The Lessons From Carmen Herrera -A Woman Artist Who Found Success Very Late in Her Life
She was born in Havana, Cuba in 1915. By the age of eight, she took art lessons from a well-known art professor. By the age of fourteen, she chose a school which could help her to pursue her passion-Art and painting. After school, she then joined Architecture course where she came across an extraordinary world of straight lines which fascinated her and influenced her later works.
In 1939, She got married to an English teacher and shifted to New York. She continued to paint and create art but success eluded her. It appears that ‘beginner’s luck’ is not for everybody.
From 1943 to 1947, she studied at a famous art college in New York where she had received a merit scholarship. She then took printmaking classes at the Brooklyn Museum. Meanwhile, she continued to submit her artwork to exhibitions but never could get the required acceptance.
In 1948, she moved to Paris with her husband as the city was a happening place for artists. She was influenced by Bauhaus and Russian Suprematism. She could hang around with famous artists. Her artistic skills underwent a further transformation. But publicity eluded her.
In 1950, She attempted a solo show in Havana at the Lyceum, but the people were not responsive to her works. She again failed. Her husband kept supporting her with a belief that one day she would become famous. Due to financial struggles, they had to leave Paris for New York in 1953.
After returning to New York, she continued to paint. She experimented a lot. But she continued to face rejection in the art world. She faced another problem — Gender bias. The art world was dominated by male. They knew how to work with the system or manipulate the system. She could not get an opportunity.
The year 1965. She was nearing the age 50 by now. She got another problem. The galleries have an unofficial rule to avoid introducing older artists. Her window of opportunity was decreasing every year. But she was not to be deterred. She continued to paint, and the world continued to ignore her.
Though she could not get an opportunity to display her artwork in famous galleries, she tried her hand at some solo shows but success never showed her the face. Meanwhile, her husband continued to be patient, supportive and encouraged her to keep working.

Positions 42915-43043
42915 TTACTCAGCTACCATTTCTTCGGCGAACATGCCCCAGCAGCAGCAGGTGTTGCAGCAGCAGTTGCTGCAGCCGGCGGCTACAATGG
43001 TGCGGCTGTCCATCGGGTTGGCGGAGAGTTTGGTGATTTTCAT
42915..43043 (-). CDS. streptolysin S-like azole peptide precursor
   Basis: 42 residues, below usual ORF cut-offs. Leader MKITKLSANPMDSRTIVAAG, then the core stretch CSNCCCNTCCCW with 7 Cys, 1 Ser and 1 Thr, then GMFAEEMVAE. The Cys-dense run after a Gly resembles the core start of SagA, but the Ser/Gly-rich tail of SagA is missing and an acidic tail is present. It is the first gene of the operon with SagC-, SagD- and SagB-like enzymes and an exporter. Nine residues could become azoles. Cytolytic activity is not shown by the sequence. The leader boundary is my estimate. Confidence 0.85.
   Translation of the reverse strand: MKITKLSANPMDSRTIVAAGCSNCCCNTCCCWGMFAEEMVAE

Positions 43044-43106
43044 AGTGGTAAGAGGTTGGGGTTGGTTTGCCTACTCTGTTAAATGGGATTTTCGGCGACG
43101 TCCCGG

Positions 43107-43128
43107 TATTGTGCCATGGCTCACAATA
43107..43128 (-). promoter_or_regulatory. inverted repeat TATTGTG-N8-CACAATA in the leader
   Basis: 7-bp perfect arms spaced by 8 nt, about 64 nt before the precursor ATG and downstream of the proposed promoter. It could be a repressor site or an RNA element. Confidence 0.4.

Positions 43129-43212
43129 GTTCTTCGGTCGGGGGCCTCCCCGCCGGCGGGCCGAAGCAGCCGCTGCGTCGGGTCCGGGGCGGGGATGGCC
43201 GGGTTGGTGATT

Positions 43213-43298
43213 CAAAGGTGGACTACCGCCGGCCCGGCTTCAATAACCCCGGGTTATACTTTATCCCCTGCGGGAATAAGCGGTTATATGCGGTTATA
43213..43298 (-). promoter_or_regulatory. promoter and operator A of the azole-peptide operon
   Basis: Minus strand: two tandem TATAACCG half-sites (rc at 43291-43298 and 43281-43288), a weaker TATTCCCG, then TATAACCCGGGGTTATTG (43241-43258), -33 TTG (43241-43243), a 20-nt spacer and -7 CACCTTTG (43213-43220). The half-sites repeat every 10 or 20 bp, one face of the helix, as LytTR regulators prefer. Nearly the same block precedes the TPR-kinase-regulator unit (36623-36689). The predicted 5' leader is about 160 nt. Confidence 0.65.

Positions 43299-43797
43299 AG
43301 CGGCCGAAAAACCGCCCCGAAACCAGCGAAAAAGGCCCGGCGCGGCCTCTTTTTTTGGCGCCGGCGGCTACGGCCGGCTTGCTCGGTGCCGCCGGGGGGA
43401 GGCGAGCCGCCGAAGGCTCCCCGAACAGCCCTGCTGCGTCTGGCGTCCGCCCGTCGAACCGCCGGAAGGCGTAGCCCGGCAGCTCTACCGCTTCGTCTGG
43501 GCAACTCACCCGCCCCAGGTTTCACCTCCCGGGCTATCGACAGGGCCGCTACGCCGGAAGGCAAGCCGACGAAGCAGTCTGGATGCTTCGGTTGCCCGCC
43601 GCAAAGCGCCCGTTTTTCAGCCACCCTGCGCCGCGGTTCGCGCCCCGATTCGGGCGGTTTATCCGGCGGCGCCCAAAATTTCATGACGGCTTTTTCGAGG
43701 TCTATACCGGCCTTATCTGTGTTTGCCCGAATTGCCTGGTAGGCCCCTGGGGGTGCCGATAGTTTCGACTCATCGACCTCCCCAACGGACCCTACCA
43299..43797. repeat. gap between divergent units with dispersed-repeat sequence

Every day she would get up and make art in the morning. Lack of recognition gave her freedom to practice, refine and experiment. There was no one to appreciate or criticise her work. She could continue to work true to her passion and vision.
She continued to paint in the 1970s, 1980s and the 1990s. She was yet to earn any money from her paintings. She was getting older but her grit never diminished. She worked for herself alone. She was her audience. As she was getting older, it was a struggle to keep painting every day. But she continued. Due to lack of money, she could not preserve some of her work properly. They deteriorated.
In 1998, she got the first press coverage of her work — It was a short review of her work being displayed in a small exhibition in a gallery dedicated to Latin American Art. She was 83 by that time.
In 2000, her husband died. She was extremely shaken. He was an empowering force in her life. She lost a major supportive pillar of her life. They lived together more than 60 years. He had a tremendous amount of faith and belief in her. He constantly reminded her that one day she would be recognised. He made sure that she didn’t throw away her work in frustration. He kept her going.
Even after her husband’s death, she would get up every morning and continued to paint. Though limbs were frailing, her will remained firm.
By 2000, she was around 85 years old. She had seen so many rejections from the art world than anybody else. She was not recognised or appreciated for decades. Most of us would have thought that our work was not good enough and would have left the field or shifted to another career. She never thought about all those things. She never stopped painting. It is easier to get frustrated, feel angry, disappointed and fall into a negativity trap when things did not go as expected.
THE LUCKY BREAK — In 2004, her close friend attended a dinner with Frederico Sève, the owner of the Latin Collector Gallery in Manhattan. Sève had publicized a show featuring three female geometric painters. Fortunately or unfortunately, one of the painters had dropped out and he was looking for a replacement. The friend suggested her name and gave a sample of her work. When Sève saw her paintings, he was blown away. He looked at some of her other paintings and was shaken to the core. He realised that he was on to something. He displayed her work in his gallery and it was a massive success. The tide finally turned around.